IFPI Press Release, January 27, 2000
January 27, 2000
The international recording industry today hailed a major crackdown by UK police against an organized criminal ring importing pirate CDs from Russia. The operation, involving six arrests and seizures of thousands of CDs, false credit cards and counterfeiting equipment, emphatically confirms that international organized crime is behind the traffic of pirate CDs.
Six Russians were arrested following raids today at a number of addresses across London by the City of London Police Cheque & Credit Card Unit. IFPI, representing the international recording industry, had assisted in tracking the CD pirate trade routes between the UK and Russia.
CD piracy is a massive global problem for the international recording industry, and links are increasingly being uncovered between the pirate trade and sophisticated organized crime. The total global music pirate trade amounts to about US$4.5 billion worldwide, according to IFPI’s estimates.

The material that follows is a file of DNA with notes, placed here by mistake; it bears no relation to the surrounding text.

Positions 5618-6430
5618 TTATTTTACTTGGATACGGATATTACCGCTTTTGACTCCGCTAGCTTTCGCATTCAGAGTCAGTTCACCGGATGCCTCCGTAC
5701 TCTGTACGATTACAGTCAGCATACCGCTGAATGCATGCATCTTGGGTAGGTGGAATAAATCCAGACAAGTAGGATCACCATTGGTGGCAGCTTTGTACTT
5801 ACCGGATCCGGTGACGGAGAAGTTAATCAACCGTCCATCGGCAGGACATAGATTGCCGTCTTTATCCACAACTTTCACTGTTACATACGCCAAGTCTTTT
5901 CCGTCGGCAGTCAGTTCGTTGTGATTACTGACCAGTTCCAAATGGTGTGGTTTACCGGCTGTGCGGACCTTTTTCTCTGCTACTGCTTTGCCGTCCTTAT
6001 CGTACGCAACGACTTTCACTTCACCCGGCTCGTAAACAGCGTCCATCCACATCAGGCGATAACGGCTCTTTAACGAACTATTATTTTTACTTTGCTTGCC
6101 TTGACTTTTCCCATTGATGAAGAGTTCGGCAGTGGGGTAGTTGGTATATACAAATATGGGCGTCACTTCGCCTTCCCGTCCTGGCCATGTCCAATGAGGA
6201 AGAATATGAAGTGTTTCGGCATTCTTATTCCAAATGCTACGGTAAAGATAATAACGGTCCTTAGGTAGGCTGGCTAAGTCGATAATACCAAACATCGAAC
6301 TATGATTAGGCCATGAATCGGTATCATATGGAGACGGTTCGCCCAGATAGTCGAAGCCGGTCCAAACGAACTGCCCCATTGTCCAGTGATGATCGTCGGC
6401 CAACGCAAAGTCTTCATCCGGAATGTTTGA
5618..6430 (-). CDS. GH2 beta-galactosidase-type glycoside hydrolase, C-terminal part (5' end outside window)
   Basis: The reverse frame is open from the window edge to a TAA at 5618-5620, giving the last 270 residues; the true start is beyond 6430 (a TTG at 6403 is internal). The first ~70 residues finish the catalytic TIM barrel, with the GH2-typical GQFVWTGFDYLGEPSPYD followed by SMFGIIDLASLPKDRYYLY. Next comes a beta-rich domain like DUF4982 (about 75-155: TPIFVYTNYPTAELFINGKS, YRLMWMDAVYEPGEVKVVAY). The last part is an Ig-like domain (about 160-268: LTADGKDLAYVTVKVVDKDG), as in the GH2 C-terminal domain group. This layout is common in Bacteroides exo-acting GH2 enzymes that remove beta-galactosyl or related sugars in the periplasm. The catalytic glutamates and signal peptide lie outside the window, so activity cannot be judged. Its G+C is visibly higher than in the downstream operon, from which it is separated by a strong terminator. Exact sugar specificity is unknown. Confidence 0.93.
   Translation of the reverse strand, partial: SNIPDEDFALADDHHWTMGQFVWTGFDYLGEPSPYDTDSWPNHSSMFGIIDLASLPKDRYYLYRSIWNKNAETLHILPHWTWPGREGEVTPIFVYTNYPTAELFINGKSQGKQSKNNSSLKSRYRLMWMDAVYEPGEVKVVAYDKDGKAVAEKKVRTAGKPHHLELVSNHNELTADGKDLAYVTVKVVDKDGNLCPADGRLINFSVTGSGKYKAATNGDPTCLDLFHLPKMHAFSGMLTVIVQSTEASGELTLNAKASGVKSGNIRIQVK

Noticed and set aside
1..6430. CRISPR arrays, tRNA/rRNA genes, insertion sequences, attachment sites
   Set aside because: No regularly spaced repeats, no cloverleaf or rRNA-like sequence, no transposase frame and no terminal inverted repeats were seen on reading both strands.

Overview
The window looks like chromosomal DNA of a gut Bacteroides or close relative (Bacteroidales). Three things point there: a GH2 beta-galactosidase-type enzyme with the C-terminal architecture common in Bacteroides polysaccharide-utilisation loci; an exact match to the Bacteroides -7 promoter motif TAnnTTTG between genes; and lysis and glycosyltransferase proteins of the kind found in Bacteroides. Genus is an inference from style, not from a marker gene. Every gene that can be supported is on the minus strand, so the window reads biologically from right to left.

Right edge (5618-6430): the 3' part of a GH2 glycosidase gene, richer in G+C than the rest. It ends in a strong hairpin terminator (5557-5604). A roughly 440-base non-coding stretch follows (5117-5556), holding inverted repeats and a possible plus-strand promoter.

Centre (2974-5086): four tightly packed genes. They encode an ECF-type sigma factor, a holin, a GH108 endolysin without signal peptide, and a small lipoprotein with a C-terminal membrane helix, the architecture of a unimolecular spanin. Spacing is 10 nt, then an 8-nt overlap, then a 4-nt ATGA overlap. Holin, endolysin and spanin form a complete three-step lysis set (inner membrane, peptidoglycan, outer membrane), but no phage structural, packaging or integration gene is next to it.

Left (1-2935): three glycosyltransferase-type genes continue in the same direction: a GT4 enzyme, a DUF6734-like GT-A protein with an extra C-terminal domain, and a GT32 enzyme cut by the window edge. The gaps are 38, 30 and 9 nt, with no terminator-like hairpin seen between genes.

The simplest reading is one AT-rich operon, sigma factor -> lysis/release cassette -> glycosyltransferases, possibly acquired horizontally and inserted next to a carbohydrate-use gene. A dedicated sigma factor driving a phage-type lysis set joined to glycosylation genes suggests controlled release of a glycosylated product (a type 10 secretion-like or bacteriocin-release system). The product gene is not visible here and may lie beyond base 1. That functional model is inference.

Russia and Ukraine are among the biggest CD pirate-producing territories, exporting millions of illegal discs, carrying most of the top-selling international hits – around Europe.
IFPI Chairman and CEO Jay Berman said: “Today’s action is a great success against the pirates, for which we are extremely grateful to the City of London police. But it is also a very worrying development, because it shows that music piracy is not just robbing artists and musicians but it’s also helping to finance more serious forms of international organized crime.”
IFPI established a global anti-piracy structure in 1998, with offices around the world, as a response to the dramatic proliferation of the illegal CD trade. IFPI’s Head of Enforcement lain Grant said: “Today’s action shows the critical nature of the problem and the critical need for international cooperation among all the players who are trying to fight it.”
Dave Martin, Head of Anti-Piracy for the British Phonographic Industry, representing the UK record industry said: “We are dedicated to fight piracy to protect British music and British jobs. Piracy from eastern Europe and farther afield is directly threatening the health of one of Britain’s most successful industries.”
For further information contact:
Adrian Strain, Director of Communications, IFPI: 44 171 878 7939